Suffolk airman in fatal crash

An American airbase defended its “stringent” driver training procedures last night after it emerged that a Suffolk-based airman had been killed in a six-vehicle pile-up on the A14.

An American airbase defended its “stringent” driver training procedures last night after it emerged that a Suffolk-based airman had been killed in a six-vehicle pile-up on the A14.

RAF Mildenhall yesterday confirmed that a member of its 100th Aircraft Maintenance Squadron had died on the Suffolk-Cambridgeshire border in the early hours of Wednesday.

The airman, who has not yet been named, was travelling eastbound when his white Nissan Almera car was involved in a collision with a lorry at 4pm at Snailwell, near Newmarket.

Cambridgeshire police have launched an investigation into the fatal crash, which caused gridlock on the A14 for more than eight hours. The US Air Force airman was pronounced dead at the scene. The drivers of the four lorries and Fiat car that were also involved were uninjured.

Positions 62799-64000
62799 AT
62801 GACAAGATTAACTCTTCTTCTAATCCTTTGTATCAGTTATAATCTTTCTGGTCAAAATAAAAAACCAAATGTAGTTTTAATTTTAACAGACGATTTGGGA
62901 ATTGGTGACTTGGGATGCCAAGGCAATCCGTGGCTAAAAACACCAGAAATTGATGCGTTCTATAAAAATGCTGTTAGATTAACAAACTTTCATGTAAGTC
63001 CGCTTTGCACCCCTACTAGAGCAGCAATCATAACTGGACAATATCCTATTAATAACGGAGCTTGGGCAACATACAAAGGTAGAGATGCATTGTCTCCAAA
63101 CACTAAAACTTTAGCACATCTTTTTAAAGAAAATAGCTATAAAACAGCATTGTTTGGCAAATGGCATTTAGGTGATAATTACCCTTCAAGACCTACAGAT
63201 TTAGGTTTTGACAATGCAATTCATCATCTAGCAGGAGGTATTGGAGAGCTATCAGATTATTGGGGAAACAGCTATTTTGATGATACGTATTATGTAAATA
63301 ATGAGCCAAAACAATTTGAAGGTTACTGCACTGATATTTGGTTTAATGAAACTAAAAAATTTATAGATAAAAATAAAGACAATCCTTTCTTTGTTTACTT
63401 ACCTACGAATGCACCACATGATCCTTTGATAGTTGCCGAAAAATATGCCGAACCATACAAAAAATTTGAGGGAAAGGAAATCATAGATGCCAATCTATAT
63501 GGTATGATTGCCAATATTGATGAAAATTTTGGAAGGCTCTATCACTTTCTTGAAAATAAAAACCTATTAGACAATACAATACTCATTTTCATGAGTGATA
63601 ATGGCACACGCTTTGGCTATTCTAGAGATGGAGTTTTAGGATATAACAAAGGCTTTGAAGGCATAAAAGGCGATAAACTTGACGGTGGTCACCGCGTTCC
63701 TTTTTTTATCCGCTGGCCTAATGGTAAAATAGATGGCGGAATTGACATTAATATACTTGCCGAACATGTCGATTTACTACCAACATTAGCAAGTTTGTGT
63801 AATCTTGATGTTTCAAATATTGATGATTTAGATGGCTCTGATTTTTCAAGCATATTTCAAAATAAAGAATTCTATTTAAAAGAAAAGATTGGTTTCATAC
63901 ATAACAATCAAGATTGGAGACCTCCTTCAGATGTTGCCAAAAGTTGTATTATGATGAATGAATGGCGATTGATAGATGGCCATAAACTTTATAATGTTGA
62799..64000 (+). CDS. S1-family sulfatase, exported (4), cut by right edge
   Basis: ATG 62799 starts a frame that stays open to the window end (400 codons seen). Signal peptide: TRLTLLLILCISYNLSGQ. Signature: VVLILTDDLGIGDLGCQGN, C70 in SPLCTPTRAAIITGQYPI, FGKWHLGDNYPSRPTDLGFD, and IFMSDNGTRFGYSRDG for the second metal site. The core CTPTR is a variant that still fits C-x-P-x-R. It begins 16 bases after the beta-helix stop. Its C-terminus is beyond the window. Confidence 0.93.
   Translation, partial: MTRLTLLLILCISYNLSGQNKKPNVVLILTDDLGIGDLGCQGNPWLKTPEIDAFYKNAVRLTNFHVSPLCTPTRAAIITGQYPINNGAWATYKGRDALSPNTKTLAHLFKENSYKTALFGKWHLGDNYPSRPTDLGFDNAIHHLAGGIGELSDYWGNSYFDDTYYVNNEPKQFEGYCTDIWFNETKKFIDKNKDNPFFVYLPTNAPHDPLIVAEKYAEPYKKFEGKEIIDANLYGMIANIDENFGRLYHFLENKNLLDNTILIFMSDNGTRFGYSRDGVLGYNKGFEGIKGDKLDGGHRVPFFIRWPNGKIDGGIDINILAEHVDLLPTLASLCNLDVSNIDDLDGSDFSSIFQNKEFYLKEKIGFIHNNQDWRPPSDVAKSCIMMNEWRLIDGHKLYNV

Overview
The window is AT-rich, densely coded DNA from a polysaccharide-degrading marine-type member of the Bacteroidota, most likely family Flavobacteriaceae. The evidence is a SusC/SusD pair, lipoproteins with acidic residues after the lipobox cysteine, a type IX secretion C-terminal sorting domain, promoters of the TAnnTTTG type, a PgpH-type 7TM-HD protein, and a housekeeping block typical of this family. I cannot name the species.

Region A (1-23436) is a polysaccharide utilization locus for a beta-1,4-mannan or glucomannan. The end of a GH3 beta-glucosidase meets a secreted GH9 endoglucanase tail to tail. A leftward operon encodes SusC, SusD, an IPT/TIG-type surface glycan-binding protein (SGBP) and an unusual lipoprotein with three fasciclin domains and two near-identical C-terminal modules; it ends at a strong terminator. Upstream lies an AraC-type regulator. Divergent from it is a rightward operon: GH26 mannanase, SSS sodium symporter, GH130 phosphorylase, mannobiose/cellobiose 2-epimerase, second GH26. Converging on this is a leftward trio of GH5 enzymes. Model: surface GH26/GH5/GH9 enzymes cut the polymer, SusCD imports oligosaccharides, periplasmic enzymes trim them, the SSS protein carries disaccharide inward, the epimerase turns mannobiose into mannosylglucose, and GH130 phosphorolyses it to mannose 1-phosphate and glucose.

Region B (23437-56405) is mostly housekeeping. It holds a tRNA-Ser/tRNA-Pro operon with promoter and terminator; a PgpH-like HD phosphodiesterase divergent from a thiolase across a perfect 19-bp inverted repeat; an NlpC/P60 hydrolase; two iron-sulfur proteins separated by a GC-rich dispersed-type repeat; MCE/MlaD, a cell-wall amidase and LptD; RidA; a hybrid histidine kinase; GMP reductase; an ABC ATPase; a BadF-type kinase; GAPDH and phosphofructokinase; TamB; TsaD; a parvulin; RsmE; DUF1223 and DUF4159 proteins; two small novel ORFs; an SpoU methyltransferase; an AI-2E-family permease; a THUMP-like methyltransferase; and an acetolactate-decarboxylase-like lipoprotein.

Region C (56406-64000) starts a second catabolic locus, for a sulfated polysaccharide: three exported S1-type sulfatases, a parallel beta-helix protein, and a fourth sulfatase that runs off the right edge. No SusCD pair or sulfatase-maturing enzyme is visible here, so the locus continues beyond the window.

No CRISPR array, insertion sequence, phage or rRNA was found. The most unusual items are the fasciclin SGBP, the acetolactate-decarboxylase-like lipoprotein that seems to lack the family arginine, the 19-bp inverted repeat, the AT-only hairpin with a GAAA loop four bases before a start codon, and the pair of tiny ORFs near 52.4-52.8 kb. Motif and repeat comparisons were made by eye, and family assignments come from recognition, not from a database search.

Second Lt Kathleen Ferrero, spokes-man for RAF Mildenhall, yesterday said no more details would be released until 48 hours after the airman's next of kin had been informed. She added that US motorists had to undergo a number of practical and theory tests before being allowed to drive on British roads and over the last two years 500 personnel had undertaken an advanced course run by UK driving instructors.

“Since October 2003, driving restrictions and training have been much more stringent and the accident rate has gone down tremendously. Since October 2003, there have been 20 accidents and four have been classed as fatalities,” she said.

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A Suffolk coroner pledged to write to the wing commanders at Mildenhall and Lakenheath earlier this year to ensure that lessons had been learnt following the deaths of two airmen, who died in head-on collisions while driving on the wrong side of the road and over the drink-drive limit.

Senior Airman Julious Hawkins, 25, from RAF Mildenhall's 100th Maintenance Squadron, died in a crash on the A14 near Bury St Edmunds on October 6 last year; Flt Cdr John Biram, 27, of the 48th Munitions Squadron at RAF Lakenheath, died on December 23 last year on the A1304 in Newmarket.

A review of training procedures for American drivers was launched at the time of the tragedies. A string of fatal road traffic collisions in 2003 prompted the two US bases to ban personnel and their families from overtaking on seven roads in the region.

Earlier this month, 56 Suffolk-based US personnel appeared at Sudbury Magistrates' Court in just one day to face speeding charges.

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